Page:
“Mycotoxins are toxic substances produced by fungi or molds that grow on grain or feed in the field or in storage. Mycotoxins associated with cool and wet conditions are zearalenone, T-2 toxin, umonisin and deoxynivalenol, also called DON or vomitoxin,” says Mike Hutjens, U of I Extension dairy specialist.

Aflatoxin is another toxin but is associated with hot weather and drought stress conditions, so it has not been a problem this year.

“Signs of mycotoxin in dairy cattle include rumen disorders and reduced microbial digestion, loose fecal discharges, reduced dry matter intake, decline in fertility, hormonal-like changes such as udder development and fertility, and immune suppression where cattle do not respond to disease challenges,” Hutjens said.

The following are mycotoxin risk levels for dairy cattle, expressed on a total ration, dry-matter basis.

DON (vomitoxin); less than 5-6 parts per million (ppm)
Fumonisin; less than 25 ppm
T-2 toxin; less than 100-200 parts per billion (ppb)
Zearfalenone; less than 300 ppb
Aflatoxin; less than 20 ppb

“Dilution of contaminated feed with clean feed can reduce mycotoxins to acceptable levels, but be forewarned: contaminated feed can vary greatly in concentration,” Hutjens says.

If you are concerned that mold risks could be a problem, the first recommendation is to test the feed. Tests can be expensive and sampling and feed variation can reduce the usefulness of the results.

“Adding a mycotoxin binder can reduce the impact of toxins by reducing their impact in the digestive tract and/or not absorbed. Binders include yeast cell wall extracts or MOS products and clay binders,” Hutjens said.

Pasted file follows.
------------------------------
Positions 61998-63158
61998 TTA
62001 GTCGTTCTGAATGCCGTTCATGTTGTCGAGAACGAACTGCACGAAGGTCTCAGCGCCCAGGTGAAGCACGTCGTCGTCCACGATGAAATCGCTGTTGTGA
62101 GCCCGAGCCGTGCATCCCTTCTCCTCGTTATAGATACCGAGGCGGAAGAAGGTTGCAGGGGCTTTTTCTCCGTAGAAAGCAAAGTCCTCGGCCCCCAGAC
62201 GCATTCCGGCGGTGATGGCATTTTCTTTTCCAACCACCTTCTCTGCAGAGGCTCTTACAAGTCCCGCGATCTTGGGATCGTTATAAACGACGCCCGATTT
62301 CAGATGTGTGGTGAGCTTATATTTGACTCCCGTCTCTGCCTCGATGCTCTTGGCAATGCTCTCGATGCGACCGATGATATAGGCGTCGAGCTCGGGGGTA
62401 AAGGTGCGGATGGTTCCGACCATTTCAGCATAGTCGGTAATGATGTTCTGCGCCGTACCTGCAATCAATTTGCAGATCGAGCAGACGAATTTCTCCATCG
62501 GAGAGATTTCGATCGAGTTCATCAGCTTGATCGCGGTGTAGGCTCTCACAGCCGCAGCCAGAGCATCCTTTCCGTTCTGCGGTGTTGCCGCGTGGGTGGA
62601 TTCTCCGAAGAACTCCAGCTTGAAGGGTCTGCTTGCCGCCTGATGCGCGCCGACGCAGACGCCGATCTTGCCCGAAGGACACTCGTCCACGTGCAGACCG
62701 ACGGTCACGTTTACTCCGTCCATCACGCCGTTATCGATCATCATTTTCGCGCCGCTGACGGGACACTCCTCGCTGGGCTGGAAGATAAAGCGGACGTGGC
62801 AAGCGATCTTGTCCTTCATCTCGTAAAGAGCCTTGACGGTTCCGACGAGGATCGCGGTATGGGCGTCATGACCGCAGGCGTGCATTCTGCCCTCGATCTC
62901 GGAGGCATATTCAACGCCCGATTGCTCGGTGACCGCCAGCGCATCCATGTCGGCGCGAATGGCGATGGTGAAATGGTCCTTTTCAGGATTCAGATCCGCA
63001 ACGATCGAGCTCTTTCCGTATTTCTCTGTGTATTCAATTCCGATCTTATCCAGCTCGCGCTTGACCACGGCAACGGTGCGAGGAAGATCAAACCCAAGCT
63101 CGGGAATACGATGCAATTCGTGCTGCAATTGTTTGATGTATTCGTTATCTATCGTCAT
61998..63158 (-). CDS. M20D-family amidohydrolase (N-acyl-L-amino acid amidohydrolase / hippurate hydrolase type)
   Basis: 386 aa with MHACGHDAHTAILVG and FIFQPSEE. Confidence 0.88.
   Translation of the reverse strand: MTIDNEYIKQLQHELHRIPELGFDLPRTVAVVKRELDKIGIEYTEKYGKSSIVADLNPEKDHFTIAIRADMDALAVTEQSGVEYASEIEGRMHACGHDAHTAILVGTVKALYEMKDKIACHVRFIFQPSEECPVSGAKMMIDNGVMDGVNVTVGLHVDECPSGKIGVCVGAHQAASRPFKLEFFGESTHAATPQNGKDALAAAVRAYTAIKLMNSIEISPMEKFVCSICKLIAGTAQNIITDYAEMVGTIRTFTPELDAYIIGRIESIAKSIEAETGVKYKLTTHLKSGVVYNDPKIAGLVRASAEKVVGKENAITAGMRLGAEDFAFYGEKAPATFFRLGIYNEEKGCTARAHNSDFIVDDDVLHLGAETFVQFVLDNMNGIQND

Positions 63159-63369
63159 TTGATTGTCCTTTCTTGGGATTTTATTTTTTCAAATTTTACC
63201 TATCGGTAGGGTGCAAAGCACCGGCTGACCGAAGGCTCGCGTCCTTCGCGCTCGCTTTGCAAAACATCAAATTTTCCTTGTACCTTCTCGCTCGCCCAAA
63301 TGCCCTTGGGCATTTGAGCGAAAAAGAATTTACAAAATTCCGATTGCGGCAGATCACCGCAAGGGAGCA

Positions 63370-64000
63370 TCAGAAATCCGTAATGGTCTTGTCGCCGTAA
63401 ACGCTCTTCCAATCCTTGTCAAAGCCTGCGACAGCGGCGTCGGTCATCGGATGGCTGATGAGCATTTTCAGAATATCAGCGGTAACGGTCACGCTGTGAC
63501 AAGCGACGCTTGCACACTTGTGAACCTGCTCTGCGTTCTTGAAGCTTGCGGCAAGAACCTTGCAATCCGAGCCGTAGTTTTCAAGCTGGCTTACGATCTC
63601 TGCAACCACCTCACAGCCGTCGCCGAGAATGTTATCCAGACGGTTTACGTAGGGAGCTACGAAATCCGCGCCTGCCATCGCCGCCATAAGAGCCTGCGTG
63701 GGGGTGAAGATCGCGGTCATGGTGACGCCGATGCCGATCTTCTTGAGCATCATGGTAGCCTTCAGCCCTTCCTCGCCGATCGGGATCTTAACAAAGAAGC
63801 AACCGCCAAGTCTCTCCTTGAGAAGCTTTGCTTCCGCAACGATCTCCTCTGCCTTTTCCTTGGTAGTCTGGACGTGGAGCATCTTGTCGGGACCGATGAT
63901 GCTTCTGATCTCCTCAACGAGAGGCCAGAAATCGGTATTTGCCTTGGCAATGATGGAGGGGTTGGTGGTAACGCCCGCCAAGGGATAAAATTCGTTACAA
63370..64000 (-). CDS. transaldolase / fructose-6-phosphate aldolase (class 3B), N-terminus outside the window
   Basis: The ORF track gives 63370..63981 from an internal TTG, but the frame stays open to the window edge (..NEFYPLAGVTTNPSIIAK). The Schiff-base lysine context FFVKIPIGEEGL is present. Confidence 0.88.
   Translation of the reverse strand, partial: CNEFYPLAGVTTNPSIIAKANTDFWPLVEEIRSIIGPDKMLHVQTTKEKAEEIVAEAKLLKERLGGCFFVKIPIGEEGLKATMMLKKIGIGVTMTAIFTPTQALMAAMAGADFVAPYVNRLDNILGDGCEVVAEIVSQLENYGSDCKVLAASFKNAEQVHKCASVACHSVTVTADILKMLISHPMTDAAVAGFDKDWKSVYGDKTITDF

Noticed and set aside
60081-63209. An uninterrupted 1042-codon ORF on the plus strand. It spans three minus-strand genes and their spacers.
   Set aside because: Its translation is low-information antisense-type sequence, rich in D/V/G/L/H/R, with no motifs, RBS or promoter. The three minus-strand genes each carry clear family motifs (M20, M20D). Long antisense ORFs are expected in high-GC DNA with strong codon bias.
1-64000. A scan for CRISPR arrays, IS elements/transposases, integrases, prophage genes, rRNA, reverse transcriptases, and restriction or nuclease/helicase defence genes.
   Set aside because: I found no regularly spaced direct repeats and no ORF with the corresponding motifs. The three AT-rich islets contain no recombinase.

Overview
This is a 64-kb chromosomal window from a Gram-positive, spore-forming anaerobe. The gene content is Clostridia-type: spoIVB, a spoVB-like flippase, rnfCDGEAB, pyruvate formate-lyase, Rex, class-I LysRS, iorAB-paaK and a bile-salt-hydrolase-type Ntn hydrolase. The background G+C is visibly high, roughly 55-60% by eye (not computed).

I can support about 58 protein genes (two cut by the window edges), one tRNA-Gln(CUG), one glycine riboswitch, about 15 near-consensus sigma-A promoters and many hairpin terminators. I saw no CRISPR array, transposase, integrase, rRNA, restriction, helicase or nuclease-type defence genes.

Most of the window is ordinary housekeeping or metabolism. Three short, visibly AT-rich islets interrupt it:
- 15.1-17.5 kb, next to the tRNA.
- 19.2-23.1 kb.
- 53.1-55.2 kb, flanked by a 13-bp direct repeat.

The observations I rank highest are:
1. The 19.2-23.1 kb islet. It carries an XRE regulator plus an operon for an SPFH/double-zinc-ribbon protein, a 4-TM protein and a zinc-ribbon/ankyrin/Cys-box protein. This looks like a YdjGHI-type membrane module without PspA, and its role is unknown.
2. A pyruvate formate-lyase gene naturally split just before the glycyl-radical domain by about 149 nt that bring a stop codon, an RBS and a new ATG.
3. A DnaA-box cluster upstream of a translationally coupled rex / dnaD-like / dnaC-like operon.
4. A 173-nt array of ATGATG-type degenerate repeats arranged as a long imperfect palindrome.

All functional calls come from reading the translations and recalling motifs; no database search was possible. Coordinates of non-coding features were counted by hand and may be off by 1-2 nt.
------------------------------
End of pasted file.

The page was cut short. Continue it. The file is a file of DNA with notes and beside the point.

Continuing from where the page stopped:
High-moisture corn could increase the risk of addition mold grow until the pH of the fermented corn drops. But drying corn below 15% moisture stops further toxin development.

“Adding a grain inoculant to speed up fermentation and stabilize the wet corn is recommended. And steers can tolerate higher levels of problematic feed than young animals and pregnant cattle,” Hutjens says.

Removing fines, damaged seeds and cracked corn kernels can reduce toxin risk. And the reverse is that, if you purchase corn screenings, you can expect higher levels of mycotoxins.

“Also, distillers’ grain produced from ethanol production can concentrate the level of toxins in the feed,” Hutjens says.

Finally, adding propionic acid at the time of ensiling can reduce mold development in wet corn.
Unprecedented Rainfall Continues

Unprecedented Rainfall Continues

Farm Futures Market Analyst Arlan Suderman says that the 200-400% above normal rainfall in many areas is causing some problems with mycotoxin in corn. Coupling that with yield loss and test weight could decrease the crop by six to eight bushels an acre, which would tighten the balance sheets significantly.

Heavy-duty grapple rake from Precision Manufacturing

Heavy-duty grapple rake from Precision Manufacturing

Shawnee, Kansas, October 29, 2009 – The new Heavy Duty Grapple Rake from Precision Manufacturing is available in 72” and 85” widths. It has the following features:

* Subsoil points
* 6” spacing of tines
* Extra-wide 70” opening
* Single or double grapples

For more information, contact Precision Manufacturing, 5734 Barton Ave., Shawnee, KS 66203, 913/362-9244, ext. 101,

Markets Give up Gains in End-of-the-Month Moves

Markets Give up Gains in End-of-the-Month Moves

Talk about two-steps forward and a bunch of steps back, that's how the market feels today and John Jenkinsen and Arlan Suderman talk about what's going on in today's audio conversation. Just click on the "play" button in the audio tool and listen in on today's conversation.